An experimental approach to estimating vulnerability of European whitefish (Coregonus lavaretus) ova to predation by invasive ruffe (Gymnocephalus cernuus).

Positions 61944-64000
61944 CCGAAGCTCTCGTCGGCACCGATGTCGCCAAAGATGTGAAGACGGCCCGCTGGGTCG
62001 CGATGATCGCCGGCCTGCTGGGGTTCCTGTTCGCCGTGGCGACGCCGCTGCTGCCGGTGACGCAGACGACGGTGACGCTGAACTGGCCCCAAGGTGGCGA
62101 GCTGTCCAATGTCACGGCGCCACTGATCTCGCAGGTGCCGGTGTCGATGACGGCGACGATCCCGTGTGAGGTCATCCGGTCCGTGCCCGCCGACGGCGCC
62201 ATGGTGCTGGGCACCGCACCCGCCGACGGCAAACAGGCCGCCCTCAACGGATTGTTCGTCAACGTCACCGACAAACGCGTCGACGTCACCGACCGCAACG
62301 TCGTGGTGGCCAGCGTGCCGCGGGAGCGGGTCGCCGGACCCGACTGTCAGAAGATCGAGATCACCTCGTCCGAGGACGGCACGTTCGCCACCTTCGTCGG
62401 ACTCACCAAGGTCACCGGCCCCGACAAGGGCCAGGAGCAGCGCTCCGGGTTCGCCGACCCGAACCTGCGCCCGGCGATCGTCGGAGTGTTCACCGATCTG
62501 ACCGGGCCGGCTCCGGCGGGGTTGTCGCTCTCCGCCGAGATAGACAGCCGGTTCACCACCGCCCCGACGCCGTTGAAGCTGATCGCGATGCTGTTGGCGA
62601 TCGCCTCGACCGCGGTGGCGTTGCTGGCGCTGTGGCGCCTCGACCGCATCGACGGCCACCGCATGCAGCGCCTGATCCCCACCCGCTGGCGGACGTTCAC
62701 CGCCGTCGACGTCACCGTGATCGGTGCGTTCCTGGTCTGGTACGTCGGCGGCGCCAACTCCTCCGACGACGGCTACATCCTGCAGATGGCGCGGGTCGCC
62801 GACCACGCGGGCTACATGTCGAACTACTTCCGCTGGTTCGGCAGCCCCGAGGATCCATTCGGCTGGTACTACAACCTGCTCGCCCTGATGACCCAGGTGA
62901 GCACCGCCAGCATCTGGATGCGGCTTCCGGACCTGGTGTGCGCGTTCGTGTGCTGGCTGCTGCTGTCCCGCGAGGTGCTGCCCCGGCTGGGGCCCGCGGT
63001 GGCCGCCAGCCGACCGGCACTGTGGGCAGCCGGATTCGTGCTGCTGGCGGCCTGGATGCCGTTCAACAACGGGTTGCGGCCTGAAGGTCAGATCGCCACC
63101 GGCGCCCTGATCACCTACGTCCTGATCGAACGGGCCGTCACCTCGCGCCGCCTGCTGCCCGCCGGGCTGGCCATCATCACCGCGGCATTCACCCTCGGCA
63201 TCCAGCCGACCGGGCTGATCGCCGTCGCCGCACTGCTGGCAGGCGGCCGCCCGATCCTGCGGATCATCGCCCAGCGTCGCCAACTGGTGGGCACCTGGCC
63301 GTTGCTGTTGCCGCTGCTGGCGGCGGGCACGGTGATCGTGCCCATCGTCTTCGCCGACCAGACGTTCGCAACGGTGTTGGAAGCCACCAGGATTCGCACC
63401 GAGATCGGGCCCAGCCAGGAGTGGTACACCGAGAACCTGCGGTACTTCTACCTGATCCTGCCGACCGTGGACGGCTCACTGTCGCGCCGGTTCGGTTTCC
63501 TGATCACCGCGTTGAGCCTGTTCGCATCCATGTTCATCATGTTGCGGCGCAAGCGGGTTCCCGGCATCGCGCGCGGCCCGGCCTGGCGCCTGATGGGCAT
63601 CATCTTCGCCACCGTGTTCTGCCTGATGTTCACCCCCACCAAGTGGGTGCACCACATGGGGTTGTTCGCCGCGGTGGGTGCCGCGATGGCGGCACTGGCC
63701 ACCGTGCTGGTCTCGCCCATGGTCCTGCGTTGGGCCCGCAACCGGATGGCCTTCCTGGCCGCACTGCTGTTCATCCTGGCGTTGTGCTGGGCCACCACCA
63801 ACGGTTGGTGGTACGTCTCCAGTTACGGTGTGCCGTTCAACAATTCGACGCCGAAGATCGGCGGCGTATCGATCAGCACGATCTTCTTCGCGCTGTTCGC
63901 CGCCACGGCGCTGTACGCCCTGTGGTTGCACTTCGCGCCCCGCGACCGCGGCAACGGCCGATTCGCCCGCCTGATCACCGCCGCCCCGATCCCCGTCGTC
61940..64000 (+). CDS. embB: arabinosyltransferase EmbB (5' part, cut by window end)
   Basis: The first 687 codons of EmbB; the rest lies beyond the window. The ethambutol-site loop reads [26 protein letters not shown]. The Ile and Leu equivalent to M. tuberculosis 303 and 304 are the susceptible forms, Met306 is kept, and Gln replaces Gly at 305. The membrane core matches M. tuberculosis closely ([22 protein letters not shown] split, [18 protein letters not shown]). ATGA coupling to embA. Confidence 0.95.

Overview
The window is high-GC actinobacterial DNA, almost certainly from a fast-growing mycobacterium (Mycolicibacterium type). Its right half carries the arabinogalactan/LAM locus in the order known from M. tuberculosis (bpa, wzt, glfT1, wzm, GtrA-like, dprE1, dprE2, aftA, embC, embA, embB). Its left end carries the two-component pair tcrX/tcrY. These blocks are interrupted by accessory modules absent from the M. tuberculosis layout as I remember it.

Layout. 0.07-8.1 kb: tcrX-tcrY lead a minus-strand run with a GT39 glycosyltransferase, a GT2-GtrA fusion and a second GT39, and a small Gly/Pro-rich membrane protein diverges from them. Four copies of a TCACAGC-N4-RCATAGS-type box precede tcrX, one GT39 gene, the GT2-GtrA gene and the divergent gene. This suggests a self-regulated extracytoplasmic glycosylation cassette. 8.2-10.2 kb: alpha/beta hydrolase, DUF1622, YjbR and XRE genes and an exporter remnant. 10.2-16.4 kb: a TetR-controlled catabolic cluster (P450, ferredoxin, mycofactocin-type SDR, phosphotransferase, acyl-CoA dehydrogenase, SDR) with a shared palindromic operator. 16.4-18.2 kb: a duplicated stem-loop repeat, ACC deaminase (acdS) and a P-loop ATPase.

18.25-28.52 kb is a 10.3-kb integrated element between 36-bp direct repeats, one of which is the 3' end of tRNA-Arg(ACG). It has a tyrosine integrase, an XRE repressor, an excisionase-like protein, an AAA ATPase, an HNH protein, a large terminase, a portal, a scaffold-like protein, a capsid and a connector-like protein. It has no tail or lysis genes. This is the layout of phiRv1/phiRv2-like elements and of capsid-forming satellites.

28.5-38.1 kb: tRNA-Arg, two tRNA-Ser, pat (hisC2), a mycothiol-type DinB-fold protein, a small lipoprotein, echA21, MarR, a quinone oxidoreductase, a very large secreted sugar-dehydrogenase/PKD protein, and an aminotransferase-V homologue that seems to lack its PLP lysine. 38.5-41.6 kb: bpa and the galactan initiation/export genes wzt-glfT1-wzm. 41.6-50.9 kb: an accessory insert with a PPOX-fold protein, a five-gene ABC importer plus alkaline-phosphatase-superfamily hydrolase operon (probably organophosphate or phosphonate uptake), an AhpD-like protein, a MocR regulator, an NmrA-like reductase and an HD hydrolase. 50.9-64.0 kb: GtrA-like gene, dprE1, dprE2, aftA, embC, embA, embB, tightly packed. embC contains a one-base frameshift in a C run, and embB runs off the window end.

The complexity of substrate covering spawning grounds of Coregonus lavaretus is assumed to have a role in the protection of incubating ova from predation. It is believed that the Loch Lomond population of C. lavaretus is adversely affected by invasive ruffe (Gymnocephalus cernuus) predation on eggs. To discover the protective ability of substrate commonly found on whitefish spawning grounds, predation experiments of ruffe on artificial eggs were conducted. These were presented to ruffe over different substrates: sand, gravel, pebbles and cobbles. It was found that the greatest protection was provided by pebbles and gravel. Eggs are exposed on sand, but are protected by small gaps between pebbles and gravel, while in cobbles the gaps between substrate particles are large enough to sometimes allow ruffe to foraging within the substrate. Using these results, a comparison between the potential protective ability of substrates of spawning grounds in four Scottish whitefish sites was attempted.